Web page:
05052021 Albert Ball House

The approximately 136-year-old Albert Ball House towers over passersby on Myrtle Street in Claremont on Tuesday, May 4, 2021. The house, which initially served as the home of the co-founder of Sullivan Machinery, was added to the New Hampshire State Register of Historic Places on Monday.

CLAREMONT — The Albert Ball House in Claremont is among half-a-dozen cemeteries, edifices, and religious establishments scattered across the state and spanning three centuries of history that have recently been added to the New Hampshire State Register of Historic Places.

The New Hampshire Division of Historical Resources, established in 1974 and part of the New Hampshire Department of Natural and Cultural Resources, announced on Monday via press release that the state Historical Resources Council has recognized the following locations:

Albert Ball HouseThe Albert Ball House first served as the home of the co-founder of Sullivan Machinery, at one point New Hampshire’s largest machine company, when constructed circa 1885. Ball worked on a number of inventions that over the years received more than 130 patents in the walkout basement of the house.

“The Queen Anne-style house’s architectural details include square, triangular and scale-shaped shingles as well as a classic “Stick-Victorian” sunburst panel with hanging finial in one gable,” according to the New Hampshire Department of Natural and Cultural Resources press release.

Andover Town HallBuilt in 1879, Andover Town Hall’s Italianate details include bracketed window and door hoods, paired ornate bracketing along the eaves and wide corner brackets; the distinctive “1879” in the front gable appears to have always been an upside-down “2.”

“After the town offices relocated from the building in the 1960s,” the press release states, “it served as a chair factory, professional offices and is currently a community center.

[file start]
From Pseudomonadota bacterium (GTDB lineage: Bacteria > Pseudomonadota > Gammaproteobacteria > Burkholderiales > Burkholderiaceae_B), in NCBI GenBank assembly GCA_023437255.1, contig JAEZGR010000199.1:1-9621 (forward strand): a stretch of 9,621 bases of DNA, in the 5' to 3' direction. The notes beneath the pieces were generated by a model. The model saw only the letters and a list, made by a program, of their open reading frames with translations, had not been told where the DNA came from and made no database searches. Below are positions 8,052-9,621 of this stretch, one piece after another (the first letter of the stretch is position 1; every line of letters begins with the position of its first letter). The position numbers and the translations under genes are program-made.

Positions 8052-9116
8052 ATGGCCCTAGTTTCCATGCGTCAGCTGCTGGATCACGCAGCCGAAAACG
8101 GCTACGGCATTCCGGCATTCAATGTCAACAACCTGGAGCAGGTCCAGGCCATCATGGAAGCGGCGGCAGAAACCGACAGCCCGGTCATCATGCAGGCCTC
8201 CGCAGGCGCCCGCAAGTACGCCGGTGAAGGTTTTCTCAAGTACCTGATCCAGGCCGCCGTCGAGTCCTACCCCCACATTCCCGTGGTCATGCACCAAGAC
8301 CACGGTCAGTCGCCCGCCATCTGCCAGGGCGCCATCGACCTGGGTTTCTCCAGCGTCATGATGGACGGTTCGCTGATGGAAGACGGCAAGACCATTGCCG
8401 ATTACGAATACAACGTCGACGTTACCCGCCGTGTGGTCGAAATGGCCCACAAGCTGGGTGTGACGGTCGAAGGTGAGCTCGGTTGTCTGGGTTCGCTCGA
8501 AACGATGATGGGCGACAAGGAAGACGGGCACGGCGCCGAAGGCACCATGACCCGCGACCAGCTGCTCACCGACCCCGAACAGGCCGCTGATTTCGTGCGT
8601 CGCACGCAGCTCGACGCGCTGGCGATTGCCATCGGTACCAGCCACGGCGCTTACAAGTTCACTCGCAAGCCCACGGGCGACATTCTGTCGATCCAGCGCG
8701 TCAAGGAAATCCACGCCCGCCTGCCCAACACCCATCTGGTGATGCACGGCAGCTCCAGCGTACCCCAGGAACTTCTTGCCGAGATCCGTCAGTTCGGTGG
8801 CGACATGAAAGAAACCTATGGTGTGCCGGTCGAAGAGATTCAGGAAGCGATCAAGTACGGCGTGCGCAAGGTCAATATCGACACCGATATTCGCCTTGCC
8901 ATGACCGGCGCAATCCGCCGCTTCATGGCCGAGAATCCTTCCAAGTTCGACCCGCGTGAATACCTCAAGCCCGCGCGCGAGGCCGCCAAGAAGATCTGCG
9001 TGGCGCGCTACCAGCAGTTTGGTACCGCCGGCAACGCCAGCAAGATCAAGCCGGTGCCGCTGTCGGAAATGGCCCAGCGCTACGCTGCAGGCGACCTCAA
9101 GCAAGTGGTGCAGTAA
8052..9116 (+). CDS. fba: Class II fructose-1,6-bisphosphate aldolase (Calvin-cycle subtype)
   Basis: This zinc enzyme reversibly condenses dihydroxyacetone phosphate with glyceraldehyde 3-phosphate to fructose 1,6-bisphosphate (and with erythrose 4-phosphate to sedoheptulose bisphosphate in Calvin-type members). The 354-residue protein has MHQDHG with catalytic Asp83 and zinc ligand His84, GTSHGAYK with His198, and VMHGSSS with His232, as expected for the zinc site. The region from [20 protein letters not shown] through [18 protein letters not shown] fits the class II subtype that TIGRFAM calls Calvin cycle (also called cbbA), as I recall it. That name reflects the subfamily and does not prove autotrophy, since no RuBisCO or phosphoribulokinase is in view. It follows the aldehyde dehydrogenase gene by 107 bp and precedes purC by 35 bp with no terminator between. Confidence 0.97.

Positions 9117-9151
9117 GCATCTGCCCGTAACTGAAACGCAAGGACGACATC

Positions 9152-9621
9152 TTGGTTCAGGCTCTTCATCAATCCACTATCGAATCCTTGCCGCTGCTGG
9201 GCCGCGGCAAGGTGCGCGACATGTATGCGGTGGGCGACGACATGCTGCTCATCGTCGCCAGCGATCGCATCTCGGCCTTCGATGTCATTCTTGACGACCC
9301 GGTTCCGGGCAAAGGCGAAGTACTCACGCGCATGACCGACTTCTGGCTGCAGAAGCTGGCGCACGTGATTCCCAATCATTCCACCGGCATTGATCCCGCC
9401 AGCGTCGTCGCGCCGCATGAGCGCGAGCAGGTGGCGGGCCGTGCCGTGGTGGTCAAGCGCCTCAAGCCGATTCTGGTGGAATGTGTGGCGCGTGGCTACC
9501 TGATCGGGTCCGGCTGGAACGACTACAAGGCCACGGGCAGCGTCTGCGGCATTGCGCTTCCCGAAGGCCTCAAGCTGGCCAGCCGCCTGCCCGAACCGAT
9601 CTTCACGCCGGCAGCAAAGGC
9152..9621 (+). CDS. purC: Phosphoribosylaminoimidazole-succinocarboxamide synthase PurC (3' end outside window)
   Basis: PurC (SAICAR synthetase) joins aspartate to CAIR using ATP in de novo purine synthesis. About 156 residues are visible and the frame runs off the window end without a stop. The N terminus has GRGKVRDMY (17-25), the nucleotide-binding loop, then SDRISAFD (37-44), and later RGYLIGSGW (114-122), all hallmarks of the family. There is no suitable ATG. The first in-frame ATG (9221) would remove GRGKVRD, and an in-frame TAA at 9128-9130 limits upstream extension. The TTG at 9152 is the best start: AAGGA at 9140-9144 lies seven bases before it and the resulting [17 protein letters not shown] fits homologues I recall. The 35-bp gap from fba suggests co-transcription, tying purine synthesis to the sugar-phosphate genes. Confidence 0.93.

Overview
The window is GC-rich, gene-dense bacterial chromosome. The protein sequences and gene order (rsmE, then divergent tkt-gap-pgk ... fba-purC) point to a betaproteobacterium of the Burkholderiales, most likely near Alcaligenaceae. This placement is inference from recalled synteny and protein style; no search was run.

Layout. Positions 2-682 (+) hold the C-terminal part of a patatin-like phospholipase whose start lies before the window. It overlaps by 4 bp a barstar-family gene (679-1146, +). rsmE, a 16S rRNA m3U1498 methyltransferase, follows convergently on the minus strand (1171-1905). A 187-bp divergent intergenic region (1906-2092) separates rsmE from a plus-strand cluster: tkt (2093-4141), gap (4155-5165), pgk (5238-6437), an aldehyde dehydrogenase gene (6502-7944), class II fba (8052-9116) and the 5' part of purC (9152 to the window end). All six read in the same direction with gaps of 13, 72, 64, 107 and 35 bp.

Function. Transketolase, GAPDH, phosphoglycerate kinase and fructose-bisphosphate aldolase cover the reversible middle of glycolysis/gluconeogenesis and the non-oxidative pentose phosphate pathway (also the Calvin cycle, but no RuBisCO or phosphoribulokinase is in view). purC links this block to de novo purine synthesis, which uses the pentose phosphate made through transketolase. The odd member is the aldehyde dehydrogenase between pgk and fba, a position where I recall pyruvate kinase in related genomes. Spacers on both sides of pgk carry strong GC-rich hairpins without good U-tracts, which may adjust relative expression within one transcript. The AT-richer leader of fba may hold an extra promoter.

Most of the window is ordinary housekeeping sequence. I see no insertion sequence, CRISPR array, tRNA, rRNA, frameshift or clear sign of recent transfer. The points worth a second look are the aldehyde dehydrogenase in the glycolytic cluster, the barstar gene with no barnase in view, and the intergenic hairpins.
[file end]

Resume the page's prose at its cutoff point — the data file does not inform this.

Association HallThe idea of local investors around Derry in 1875, Association Hall was designed to have commercial space on the first floor, auditorium space on the second, and meeting space for St. Mark’s Lodge of Freemasons on the third.

“A well-preserved example of Second Empire architecture, its most significant features are its mansard roof, window pediments – ten of which have Masonic symbols – and heavy curved double brackets with drop pendants,” the press release states.

Hillsborough Center CemeteryFounded circa 1790 on land donated by John Hill, one of the town’s original proprietors, Hillsborough Center Cemetery contains approximately 400 burial markers in mixed styles and materials ranging from slate with curved tympanums and urn and weeping willow designs to those made from marble and granite.

“In keeping with an 18th-century New Hampshire law requiring burial grounds to have fences and gates, the cemetery is enclosed by a stone wall,” the press release states.”

Keene Unitarian Universalist ChurchThe Keene Unitarian Universalist Church’s two different architectural styles reflect the periods in which the sections were built.

The 1894 church’s Gothic Revival elements are made from granite quarried at the nearby Roxbury Granite Company. “They harmonize with the church’s Tudor-style stucco gables and diamond-paned leaded glass windows,” the press release states.

An attached education wing of the contemporary style added between 1959 and 1960 incorporates the prefabricated exterior material Kalwall, still made in Manchester.

Morrison HouseAlthough moved from its original location at the onset of the 1990s, Londonderry’s Morrison House, built circa 1760 — the same year that then-New Hampshire Gov. Benning Wentworth issued a land grant for what is now Pownal, Vermont, and 15 years prior to shots being fired at the Battles of Lexington and Concord in Massachusetts to kick off the American Revolution — remains one of the oldest standing capes in town and is the only surviving building from one of its earliest settled areas, which is now commercially developed.

Members of the Morrison family, who moved to the area – then known as Nutfield – in 1719, owned the property until 1924.

Anyone wishing to nominate a property to the New Hampshire State Register of Historic Places must research the history of the nominated property and document it on an individual inventory form from the New Hampshire Division of Historical Resources. Having a property listed in the Register does not impose restrictions on property owners. For more information, visit nh.gov/nhdhr.


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